“La Salle set up a cross with the arms of France on it, and took possession of the whole country for the King–the cool fashion of the time–while the priest piously consecrated the robbery with a hymn.”

Quoting Francis Parkman, a contemporary chronicler who was an ardent fan of La Salle, Twain added his own twist to the scene (noted below in bold print), brilliantly pirating Parkman’s historical viewpoint into quite a different tack:

La Salle “stood in the shadow of his confiscating cross . . . (and) on that day, the realm of France received . . . a region of savannas and forests, sun-cracked deserts and grassy prairies, watered by a thousand rivers, ranged by a thousand warlike tribes . . . passed beneath the scepter of the Sultan of Versailles, and all by virtue of a feeble human voice, inaudible at half a mile.”

When Samuel Clemens was still a boy, the mighty Mississippi and the land around it was well on its way to becoming tamed.  The Trail of Tears (1830-1840) had largely emptied the lands east of the Mississippi of indian tribes.  The final stages took place as thousands from holdout Cherokee tribes crossed the mighty river a bit south of where Clemens was spending his boyhood, dreaming of riverboats, adventure, and romance.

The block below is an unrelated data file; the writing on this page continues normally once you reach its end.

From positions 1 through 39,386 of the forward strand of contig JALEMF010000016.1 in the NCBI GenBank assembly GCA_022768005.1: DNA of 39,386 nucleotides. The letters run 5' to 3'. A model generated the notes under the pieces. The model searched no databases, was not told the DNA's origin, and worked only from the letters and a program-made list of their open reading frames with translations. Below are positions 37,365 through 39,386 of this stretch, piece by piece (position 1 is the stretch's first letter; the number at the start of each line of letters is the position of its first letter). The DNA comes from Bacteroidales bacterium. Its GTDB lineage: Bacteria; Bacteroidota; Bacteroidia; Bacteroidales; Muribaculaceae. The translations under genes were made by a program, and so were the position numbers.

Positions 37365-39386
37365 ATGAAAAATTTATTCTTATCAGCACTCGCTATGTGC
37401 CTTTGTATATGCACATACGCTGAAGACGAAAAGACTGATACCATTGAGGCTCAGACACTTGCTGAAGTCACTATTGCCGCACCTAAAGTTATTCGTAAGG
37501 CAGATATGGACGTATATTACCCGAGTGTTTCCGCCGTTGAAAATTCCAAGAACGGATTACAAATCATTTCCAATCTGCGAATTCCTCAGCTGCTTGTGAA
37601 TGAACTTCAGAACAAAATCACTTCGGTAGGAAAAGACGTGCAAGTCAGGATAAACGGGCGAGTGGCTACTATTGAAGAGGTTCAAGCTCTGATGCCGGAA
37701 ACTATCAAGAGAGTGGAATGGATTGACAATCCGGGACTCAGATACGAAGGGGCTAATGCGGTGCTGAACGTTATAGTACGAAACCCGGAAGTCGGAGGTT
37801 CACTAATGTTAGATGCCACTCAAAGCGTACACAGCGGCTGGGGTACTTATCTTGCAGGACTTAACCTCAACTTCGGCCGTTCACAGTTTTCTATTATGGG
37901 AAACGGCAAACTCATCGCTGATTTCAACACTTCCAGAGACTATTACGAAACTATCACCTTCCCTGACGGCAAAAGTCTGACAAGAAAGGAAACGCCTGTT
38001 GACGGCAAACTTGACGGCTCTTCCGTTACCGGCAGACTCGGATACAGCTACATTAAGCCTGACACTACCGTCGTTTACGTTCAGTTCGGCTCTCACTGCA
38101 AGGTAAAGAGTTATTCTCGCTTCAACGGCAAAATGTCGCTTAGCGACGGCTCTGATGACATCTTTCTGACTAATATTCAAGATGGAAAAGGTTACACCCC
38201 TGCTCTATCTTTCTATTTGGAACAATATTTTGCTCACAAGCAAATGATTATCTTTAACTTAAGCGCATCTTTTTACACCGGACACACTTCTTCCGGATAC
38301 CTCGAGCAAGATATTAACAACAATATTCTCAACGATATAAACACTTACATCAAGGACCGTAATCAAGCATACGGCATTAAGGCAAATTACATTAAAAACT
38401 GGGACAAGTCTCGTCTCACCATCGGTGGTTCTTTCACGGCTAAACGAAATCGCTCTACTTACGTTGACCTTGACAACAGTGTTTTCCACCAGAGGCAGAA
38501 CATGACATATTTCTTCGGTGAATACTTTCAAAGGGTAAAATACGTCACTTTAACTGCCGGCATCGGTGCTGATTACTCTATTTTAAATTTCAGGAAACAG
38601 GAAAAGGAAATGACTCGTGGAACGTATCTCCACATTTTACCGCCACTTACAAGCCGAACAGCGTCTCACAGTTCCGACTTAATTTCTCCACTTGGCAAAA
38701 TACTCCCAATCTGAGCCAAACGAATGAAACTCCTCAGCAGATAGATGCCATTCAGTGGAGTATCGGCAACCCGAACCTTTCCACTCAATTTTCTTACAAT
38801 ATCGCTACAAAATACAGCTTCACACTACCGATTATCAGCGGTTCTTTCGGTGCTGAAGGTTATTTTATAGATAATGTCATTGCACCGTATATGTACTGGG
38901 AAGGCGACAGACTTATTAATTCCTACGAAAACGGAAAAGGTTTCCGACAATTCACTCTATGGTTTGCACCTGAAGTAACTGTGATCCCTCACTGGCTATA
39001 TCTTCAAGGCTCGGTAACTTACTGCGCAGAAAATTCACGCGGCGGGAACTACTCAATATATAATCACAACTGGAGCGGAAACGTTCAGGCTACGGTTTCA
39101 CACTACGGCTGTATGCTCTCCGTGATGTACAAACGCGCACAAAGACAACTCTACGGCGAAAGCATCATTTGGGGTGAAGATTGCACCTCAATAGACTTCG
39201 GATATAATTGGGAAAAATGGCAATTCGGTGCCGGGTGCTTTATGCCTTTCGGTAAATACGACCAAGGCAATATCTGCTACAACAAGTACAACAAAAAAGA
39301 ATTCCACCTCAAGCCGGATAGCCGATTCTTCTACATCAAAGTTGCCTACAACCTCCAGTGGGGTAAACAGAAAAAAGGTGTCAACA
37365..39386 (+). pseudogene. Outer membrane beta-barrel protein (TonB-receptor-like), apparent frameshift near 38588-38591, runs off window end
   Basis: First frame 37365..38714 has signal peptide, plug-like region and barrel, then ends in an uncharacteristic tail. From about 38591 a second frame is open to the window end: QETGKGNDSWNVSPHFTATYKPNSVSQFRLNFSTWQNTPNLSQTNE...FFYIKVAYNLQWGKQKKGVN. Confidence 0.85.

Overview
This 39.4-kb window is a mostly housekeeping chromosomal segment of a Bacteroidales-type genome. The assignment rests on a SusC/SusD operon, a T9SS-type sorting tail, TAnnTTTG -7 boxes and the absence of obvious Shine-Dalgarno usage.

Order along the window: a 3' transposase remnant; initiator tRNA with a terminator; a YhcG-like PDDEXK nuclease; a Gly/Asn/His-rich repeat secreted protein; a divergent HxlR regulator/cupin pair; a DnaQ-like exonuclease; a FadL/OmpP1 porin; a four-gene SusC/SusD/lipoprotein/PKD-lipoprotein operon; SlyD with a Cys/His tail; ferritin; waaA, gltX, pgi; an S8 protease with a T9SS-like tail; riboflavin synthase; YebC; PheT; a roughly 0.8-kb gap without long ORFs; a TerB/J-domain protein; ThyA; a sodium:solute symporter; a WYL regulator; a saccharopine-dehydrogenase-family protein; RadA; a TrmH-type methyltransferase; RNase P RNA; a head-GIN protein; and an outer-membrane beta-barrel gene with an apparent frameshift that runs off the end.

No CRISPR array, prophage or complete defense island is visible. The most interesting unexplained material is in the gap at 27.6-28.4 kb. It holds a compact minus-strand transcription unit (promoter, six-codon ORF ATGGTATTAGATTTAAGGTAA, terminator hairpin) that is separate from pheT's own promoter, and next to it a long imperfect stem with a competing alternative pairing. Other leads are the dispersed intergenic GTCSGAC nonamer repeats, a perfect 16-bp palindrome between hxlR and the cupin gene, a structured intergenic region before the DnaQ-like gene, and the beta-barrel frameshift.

By the time Clemens . . . by the way, he created his pen name, Mark Twain, from the call that riverboat men would yell out to let the pilot know the depth of the waters–Mark! Twain!–with twain being equal to two fathoms, or twelve feet.  Anyways, by the time he fulfilled his childhood dream of becoming a riverboat pilot, the vast lands to the west of the Mississippi had also been cracked wide open.  The Lewis and Clark expedition in the early years of the 19th century had raised those floodgates.  Speaking of which, in 1803 Lewis and Clark stood at the convergence of the Mississippi and Ohio rivers before forging further westward . . . where Dawny and I stood just a few days ago.  Just saying.

Dreams.  Adventure.  Romance.  Tears.